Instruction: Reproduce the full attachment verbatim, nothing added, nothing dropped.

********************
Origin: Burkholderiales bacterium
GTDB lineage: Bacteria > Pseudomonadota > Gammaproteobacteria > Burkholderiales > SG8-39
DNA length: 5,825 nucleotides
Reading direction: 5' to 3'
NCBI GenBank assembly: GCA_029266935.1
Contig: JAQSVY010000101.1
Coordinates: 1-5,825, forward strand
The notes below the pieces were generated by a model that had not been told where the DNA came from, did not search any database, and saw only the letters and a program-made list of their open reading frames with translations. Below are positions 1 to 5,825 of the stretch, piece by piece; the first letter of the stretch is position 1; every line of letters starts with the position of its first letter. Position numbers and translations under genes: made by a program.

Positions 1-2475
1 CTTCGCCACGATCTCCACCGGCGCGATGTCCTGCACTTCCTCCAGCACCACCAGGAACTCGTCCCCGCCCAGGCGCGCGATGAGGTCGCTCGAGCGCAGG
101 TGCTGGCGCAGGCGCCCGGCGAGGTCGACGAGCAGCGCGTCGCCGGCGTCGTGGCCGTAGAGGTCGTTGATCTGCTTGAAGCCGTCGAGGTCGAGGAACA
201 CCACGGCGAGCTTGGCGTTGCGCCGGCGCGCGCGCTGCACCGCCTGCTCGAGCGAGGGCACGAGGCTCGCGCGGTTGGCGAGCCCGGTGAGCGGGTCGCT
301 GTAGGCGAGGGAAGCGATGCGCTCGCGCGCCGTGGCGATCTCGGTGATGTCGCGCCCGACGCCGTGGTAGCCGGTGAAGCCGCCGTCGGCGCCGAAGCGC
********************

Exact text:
Origin: Burkholderiales bacterium
GTDB lineage: Bacteria > Pseudomonadota > Gammaproteobacteria > Burkholderiales > SG8-39
DNA length: 5,825 nucleotides
Reading direction: 5' to 3'
NCBI GenBank assembly: GCA_029266935.1
Contig: JAQSVY010000101.1
Coordinates: 1-5,825, forward strand
The notes below the pieces were generated by a model that had not been told where the DNA came from, did not search any database, and saw only the letters and a program-made list of their open reading frames with translations. Below are positions 1 to 5,825 of the stretch, piece by piece; the first letter of the stretch is position 1; every line of letters starts with the position of its first letter. Position numbers and translations under genes: made by a program.

Positions 1-2475
1 CTTCGCCACGATCTCCACCGGCGCGATGTCCTGCACTTCCTCCAGCACCACCAGGAACTCGTCCCCGCCCAGGCGCGCGATGAGGTCGCTCGAGCGCAGG
101 TGCTGGCGCAGGCGCCCGGCGAGGTCGACGAGCAGCGCGTCGCCGGCGTCGTGGCCGTAGAGGTCGTTGATCTGCTTGAAGCCGTCGAGGTCGAGGAACA
201 CCACGGCGAGCTTGGCGTTGCGCCGGCGCGCGCGCTGCACCGCCTGCTCGAGCGAGGGCACGAGGCTCGCGCGGTTGGCGAGCCCGGTGAGCGGGTCGCT
301 GTAGGCGAGGGAAGCGATGCGCTCGCGCGCCGTGGCGATCTCGGTGATGTCGCGCCCGACGCCGTGGTAGCCGGTGAAGCCGCCGTCGGCGCCGAAGCGC